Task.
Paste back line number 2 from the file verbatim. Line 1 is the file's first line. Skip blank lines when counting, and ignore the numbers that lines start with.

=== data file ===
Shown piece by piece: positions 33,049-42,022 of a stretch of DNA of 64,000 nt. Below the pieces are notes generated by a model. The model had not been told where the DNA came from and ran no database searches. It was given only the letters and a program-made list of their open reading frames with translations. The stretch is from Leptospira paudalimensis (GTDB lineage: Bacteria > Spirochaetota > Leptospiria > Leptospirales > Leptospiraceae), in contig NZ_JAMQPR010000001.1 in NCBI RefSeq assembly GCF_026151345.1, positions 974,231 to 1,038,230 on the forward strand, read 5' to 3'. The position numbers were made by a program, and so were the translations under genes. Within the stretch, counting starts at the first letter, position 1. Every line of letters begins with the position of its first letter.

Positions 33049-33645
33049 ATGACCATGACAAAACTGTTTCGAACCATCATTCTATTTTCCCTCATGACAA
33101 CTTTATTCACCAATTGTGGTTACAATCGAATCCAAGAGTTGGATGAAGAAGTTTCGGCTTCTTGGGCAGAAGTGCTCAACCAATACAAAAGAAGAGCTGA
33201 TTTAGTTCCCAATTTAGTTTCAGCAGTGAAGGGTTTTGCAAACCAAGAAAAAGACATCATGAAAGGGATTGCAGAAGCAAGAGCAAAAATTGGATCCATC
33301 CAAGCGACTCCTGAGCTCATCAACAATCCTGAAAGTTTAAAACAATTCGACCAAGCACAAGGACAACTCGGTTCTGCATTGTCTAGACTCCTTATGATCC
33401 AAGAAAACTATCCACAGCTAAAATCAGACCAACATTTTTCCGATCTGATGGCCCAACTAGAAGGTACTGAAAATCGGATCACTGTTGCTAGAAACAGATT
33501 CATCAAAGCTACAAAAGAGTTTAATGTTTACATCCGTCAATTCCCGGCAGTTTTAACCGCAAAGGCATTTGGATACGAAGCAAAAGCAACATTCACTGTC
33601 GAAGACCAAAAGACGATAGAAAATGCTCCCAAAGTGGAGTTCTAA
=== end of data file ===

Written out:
Positions 33049-33645